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International Risk Mitigation for Employers

By December 28, 2016 November 13th, 2019 No Comments
International Risk Mitigation for Employers

Running a business on a local level has its risks. To put it into perspective, eight out of every ten businesses fail within the first 18 months. When your company decides to take operations overseas, international risk mitigation is an absolute must.

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There are common traps that companies face during global expansion. We’ve heard the stories and seen the consequences first-hand. We don’t want your business to fail during global expansion, which is why we’re discussing the most common risks and how to prevent disaster.

The Top Three Risks During International Expansion

There are some traps during global growth. The best way to avoid these hurdles is by developing a robust international risk mitigation plan. Here are the top three pitfalls we see.

Disobeying Mandatory In-Country Requirements

Each country has its set of regulations surrounding labor law requirements. Staying compliant is one of the most important steps to success during international growth. Employers are responsible for all benefits withholdings, taxes, mandatory bonuses, and contract requirements overseas.

Things start to get complicated when you’re dealing with variances from country to country. Many markets have nuances that are not always obvious, and if you’re not an expert in the local labor laws, you may miss a major requirement.

For example, in China, employers must withhold funds for their employees’ pension, job loss insurance, medical insurance, housing contributions, and taxes, just to name a few. Trying to navigate the withholdings internally is tough.

In addition to managing the payroll process, if there comes a time when you need to close the business, there are strict laws to consider. When terminating a business overseas, there are usually long processes surrounding government approvals, tax payments, and employee rights. Before starting a new operation, build a plan to prepare for the worst.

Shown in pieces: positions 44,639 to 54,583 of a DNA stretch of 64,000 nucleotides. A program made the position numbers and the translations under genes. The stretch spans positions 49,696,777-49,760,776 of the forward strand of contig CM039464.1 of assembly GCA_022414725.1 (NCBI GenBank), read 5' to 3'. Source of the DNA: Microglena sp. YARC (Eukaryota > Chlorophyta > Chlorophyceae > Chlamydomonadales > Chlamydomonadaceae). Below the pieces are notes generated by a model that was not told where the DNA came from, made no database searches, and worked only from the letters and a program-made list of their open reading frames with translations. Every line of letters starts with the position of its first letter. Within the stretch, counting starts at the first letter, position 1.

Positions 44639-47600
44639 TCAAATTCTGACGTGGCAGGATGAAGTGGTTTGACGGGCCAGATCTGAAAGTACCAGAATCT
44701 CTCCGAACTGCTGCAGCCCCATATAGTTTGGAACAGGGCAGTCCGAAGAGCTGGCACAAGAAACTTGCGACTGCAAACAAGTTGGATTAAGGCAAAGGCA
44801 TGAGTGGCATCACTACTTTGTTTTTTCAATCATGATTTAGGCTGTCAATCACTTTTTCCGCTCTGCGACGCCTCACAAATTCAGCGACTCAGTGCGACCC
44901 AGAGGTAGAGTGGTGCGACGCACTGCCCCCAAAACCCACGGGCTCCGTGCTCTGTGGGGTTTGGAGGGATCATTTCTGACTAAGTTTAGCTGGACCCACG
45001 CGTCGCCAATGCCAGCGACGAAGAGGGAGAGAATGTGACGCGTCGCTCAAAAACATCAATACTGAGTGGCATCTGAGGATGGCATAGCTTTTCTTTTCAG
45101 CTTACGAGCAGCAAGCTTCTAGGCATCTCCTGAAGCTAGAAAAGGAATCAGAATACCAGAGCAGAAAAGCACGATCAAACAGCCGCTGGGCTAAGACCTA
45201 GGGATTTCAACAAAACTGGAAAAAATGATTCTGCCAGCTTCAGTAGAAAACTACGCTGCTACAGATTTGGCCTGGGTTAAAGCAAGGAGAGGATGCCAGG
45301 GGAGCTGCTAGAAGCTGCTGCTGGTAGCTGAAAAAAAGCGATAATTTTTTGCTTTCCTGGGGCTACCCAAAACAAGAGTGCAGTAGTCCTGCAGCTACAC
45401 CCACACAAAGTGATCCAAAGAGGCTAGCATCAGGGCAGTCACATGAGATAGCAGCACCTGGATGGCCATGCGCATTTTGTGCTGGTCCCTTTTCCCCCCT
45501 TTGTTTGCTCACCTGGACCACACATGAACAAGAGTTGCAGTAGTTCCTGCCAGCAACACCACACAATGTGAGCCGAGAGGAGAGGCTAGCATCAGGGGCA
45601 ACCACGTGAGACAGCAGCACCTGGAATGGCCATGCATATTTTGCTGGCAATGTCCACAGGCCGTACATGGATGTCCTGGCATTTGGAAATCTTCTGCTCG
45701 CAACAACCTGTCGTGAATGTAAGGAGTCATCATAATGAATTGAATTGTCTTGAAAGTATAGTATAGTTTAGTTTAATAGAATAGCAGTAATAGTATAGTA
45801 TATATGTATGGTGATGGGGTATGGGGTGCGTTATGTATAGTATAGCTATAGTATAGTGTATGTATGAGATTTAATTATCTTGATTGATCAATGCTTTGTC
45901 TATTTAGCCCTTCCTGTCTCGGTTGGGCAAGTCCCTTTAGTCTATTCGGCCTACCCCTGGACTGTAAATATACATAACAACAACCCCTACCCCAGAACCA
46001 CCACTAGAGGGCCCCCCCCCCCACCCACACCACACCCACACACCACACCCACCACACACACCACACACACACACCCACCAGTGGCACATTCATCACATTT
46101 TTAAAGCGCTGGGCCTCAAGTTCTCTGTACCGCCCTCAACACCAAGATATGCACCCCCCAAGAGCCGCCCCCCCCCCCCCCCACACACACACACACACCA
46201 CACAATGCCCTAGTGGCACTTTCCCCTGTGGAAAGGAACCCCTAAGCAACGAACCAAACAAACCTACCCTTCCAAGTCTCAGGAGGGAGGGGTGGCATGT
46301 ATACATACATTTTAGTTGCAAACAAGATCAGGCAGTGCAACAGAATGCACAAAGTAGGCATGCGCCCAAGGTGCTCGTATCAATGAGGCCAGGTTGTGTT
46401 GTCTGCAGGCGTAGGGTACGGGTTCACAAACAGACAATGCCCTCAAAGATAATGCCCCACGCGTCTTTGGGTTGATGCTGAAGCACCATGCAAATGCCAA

Not Protecting Intellectual Property

Don’t make the mistake of assuming that your intellectual property (IP) rights are protected once you leave the US. IP rights are territorial and do not extend to operations in your new country. You will need to apply for protection in each country of operations.

If you have vital information that needs to be protected, this should be one of the first steps on your list during international expansion.

Simple ways to protect your IP overseas include:

  • Partner with a local attorney to legally protect your IP under the country’s guidelines.
  • Be careful when working with independent contractors. Establish clear language in agreements about IP and understand that it may not be protected in labor courts.
  • Register your IP in your target country via patents, trademarks, etc.

Using International Contractors

International contractors are full of risks. Since “at-will” employment doesn’t exist outside the US, all employees must receive the benefits and taxes established by local labor courts. Contractors live in other countries, but they are difficult to manage.

For a contract relationship to work, they must operate with complete autonomy. As a result, you as the employer can have no say over their schedule or how they finish their work.

If for any reason, the contractor decides to fight their employment status in court, they will probably win. If that occurs, the contractor is entitled to all of the benefits and withholdings gave to employees. That can start to get expensive – fast.

Prepare for International Risk Mitigation

The best thing you can do for your international business is avoiding establishing a foreign subsidiary. International risk mitigation is too difficult to manage on your own.

You can get assistance through employer of record (EOR) services including International PEO and Foreign Subsidiary as a Service (FSaaS). These services help international companies manage compliance. They also take care of a company’s payroll, entitlements, withholdings, and taxes. Companies are still responsible for day-to-day management of responsibilities and employee liabilities, and the EOR keeps them compliant.

To learn more about how an EOR service can help with your international service, contact us!